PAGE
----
A few years ago, the Chicago Tribune made the monumental mistake of referring to Olympic medalist Corey Cogdell-Unrein as some famous football player’s “wife”. The Tweet read “Wife of a Bears' lineman wins a bronze medal today in Rio Olympics”. The Internet went berserk. A professional athlete won a bronze medal at the Olympics and she doesn’t even get to have her name in the headline—she only gets to be someone else’s wife.
A month ago, professional soccer player Kealia Ohai was dubbed “J.J Watt’s fiancee” in the article detailing her recent team swap, something her Houston Texans lineman fiance critiqued on social media. Sadly, that’s a regular occurrence in male-dominated industries like sports. Famous male athletes' names get more clicks than their wives’ so these accomplished women are identified by their role as someone’s significant other.
Maybe if we stopped referring to established and respected professionals as “the lady version of” or the “female counterpart”, publications wouldn’t need to use those workarounds to make people interested in their articles. The names would be out there for the readers to learn and recognize.
CNN recently used exactly the same tactic in an article about Energica’s founder and CEO Livia Cevolini. Apparently, “CEO and founder” wasn’t badass-sounding enough—she needed the “female Elon Musk” name tag to make the story more appealing. The problem I have with that is that Livia’s kind of a big deal all on her own.
She graduated in mechanical engineering at the University of Parma in 2003. During her studies, she got to train in the Ferrari Scuderia Formula 1 paddocks and was one of the only female students in her program to do so. After graduating, she joined the ranks of the CRP Group, an industrial concern that specializes in additive manufacturing, rapid prototyping, and precision machining notably for the motorsport and automotive industries.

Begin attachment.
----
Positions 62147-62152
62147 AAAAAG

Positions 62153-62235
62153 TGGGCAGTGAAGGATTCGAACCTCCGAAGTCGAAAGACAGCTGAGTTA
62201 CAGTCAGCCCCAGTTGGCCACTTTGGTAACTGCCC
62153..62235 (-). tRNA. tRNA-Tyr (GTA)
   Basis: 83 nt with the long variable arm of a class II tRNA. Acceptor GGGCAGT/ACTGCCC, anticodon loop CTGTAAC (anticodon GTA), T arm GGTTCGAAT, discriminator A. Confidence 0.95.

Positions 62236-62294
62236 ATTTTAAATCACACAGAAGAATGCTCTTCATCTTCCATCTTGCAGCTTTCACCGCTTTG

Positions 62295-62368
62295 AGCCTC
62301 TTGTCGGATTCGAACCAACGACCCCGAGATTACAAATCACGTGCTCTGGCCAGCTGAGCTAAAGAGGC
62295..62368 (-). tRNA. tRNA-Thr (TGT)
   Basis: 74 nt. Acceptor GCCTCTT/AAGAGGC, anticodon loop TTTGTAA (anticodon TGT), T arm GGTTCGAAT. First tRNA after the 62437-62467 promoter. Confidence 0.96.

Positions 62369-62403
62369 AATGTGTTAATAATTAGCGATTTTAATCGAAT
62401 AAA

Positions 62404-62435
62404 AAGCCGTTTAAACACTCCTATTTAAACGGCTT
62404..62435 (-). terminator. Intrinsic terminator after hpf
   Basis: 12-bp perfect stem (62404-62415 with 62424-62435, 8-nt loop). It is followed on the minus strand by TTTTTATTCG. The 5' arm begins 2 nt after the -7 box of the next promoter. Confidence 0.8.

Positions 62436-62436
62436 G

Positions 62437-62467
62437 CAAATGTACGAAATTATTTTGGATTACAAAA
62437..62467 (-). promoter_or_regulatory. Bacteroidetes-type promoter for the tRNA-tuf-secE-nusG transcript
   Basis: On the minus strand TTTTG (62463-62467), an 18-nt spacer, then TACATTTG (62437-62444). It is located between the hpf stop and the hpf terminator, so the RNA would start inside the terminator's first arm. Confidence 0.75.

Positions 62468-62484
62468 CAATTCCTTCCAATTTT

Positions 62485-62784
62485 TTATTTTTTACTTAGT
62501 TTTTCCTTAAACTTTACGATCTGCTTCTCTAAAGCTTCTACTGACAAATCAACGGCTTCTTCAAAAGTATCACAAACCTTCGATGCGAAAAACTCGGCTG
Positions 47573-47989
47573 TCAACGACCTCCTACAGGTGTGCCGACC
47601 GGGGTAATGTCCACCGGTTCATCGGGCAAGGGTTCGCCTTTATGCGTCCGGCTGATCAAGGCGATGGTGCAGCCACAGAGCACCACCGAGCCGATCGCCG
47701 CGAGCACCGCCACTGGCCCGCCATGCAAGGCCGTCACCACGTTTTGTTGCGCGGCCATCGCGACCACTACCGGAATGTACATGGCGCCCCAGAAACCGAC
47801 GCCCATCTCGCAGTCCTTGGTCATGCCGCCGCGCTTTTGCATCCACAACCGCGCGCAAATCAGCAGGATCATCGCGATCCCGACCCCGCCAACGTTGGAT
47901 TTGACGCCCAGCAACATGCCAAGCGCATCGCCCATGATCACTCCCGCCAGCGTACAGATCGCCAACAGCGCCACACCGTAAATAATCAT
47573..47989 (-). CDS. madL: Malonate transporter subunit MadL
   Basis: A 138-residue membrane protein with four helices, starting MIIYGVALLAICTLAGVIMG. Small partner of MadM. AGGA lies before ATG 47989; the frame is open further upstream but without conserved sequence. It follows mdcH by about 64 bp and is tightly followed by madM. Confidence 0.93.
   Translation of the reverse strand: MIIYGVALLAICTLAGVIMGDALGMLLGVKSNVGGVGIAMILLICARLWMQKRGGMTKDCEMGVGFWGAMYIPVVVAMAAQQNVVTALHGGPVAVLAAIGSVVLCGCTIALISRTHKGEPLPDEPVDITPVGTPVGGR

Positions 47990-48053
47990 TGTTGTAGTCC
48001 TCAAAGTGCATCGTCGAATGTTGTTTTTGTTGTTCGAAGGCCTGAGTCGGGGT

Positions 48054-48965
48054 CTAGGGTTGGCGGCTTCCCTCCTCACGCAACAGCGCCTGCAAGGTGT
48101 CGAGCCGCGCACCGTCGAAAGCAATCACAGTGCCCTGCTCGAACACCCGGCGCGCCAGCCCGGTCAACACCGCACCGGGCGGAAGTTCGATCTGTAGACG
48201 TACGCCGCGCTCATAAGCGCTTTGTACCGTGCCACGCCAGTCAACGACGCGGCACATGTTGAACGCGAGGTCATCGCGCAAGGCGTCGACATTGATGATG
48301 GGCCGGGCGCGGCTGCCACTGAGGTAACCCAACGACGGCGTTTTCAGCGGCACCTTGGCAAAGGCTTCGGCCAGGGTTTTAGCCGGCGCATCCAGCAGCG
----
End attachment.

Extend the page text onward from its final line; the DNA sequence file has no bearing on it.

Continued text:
While all that offered her a great learning opportunity, her true passion was motorcycles. In 2010, she got her first go at motorcycle manufacturing when she was given the opportunity to form a team that designed and built electric race motorcycles. Four years later, Cevolini founded electric motorcycle manufacturer Energica Motor Co. She was only 36 years old.
The Modena startup is now slowly growing its presence on the electric market by producing increasingly more accessible models. Under Cevolini’s leadership, Energica also became the official manufacturer of the first electric motorcycle racing spec series, MotoE. In November 2019, her company added a third model to its lineup and its first streetfighter, the Eva Ribelle.
Cevolini is proud to say that 30-percent of her team is female—a number she would like to grow—and says she would like more women to consider studies in science and engineering. While her own experience wasn’t hurdle-free, she used the obstacles as stepping stones to surpass the expectations and prove everyone who ever doubted her wrong. She is now kicking some serious butts.
It’s easy to compare her vision with Elon Musk’s and she even told Forbes that she respects the man behind Tesla for what he has accomplished. That being said, I think she deserves to be known by her name rather than as “the female Elon Musk”. The way I see it, they are equals and deserve to be considered as such.
You should remember that name because we’re not done hearing about Livia Cevolini.